Here’s the old King James version of Ephesians 4:11-12. “And he gave some, apostles; and some, prophets; and some, evangelists; and some, pastors and teachers; for the perfecting of the saints, for the work of the ministry, for the edifying of the body of Christ.” 

Notice all the commas! Let’s pause to remember: there are none in the Greek! 

New translations have rejected one comma, and as a result we get this: “Christ himself gave the apostles, the prophets, the evangelists, the pastors and teachers, to equip his people for works of service, so that the body of Christ may be built up” (NIV).

In the first version, you have three clauses side by side – the professionals are to 1) perfect the saints, 2) do the ministry, and 3) edify the body of Christ. The second version is remarkably different just because of one comma. Verse 12 is no longer about what the professionals do, but the goal of their efforts:  to equip God’s people for works of service, and in that way the body of Christ is built up.

I’m not being pedantic here! This one comma took ministry away from the ordinary people like you and me and put it in the hands of professional Christians – ‘ministers’ were to do the work of the church while the rest of us were pretty much just spectators. That’s very different to seeing the minister’s role as equipping others to minister. It’s a huge paradigm shift, and one that I’m afraid we’ve still not fully shifted into!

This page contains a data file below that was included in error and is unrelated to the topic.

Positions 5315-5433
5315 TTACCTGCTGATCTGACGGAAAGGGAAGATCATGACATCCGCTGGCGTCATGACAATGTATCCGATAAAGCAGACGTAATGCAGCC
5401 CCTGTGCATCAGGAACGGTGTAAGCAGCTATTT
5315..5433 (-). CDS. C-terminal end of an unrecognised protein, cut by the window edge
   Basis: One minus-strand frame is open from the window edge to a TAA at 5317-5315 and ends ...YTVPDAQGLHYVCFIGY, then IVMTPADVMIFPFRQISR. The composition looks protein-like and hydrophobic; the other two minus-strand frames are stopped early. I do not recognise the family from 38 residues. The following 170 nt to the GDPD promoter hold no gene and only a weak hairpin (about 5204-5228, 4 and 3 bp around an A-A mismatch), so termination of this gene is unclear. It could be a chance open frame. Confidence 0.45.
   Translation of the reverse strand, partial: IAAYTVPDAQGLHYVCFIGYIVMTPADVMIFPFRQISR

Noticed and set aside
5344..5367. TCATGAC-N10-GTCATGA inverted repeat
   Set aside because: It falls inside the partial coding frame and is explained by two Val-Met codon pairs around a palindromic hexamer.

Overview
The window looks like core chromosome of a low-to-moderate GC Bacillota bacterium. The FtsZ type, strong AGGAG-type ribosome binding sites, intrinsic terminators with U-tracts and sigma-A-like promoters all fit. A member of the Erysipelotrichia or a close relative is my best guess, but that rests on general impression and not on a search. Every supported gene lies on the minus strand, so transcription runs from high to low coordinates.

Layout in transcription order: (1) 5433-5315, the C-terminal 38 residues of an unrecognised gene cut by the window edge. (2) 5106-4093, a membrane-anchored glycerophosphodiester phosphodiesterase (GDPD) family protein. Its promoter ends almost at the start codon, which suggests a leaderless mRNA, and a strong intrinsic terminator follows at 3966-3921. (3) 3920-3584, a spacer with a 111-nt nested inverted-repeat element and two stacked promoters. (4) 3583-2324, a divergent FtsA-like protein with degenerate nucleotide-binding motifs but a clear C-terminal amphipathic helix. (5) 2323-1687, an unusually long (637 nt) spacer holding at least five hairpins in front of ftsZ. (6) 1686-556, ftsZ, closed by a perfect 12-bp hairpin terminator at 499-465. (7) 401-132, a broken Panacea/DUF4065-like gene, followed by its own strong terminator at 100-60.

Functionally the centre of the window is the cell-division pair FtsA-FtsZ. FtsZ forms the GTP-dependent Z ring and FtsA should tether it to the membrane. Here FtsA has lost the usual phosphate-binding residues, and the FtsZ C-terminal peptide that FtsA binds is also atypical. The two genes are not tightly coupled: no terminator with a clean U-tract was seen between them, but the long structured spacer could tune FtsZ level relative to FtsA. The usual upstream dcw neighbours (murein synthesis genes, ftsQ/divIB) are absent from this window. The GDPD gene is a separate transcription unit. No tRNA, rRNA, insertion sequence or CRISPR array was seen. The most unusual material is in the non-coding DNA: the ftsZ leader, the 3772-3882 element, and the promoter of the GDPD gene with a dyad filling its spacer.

Here’s my definition of ministry: it’s about equipping others to minister! If as a church leader you’re spending all you time ministering to people rather than empowering them to minister, then something’s off. And if you’re not a professional Christian, then you’re God’s primary work force! Our Christian gatherings aren’t supposed to be the focus of our faith – they’re meant to prepare and equip us for living for God in all of life. The real work of ministry is what happens Monday to Sunday through the whole people of God. Our homes are to be ministry centres. Our families are our ministry teams. Our workplaces and neighbourhoods are where God provides ministry opportunities. In a very real sense, the whole world is our parish!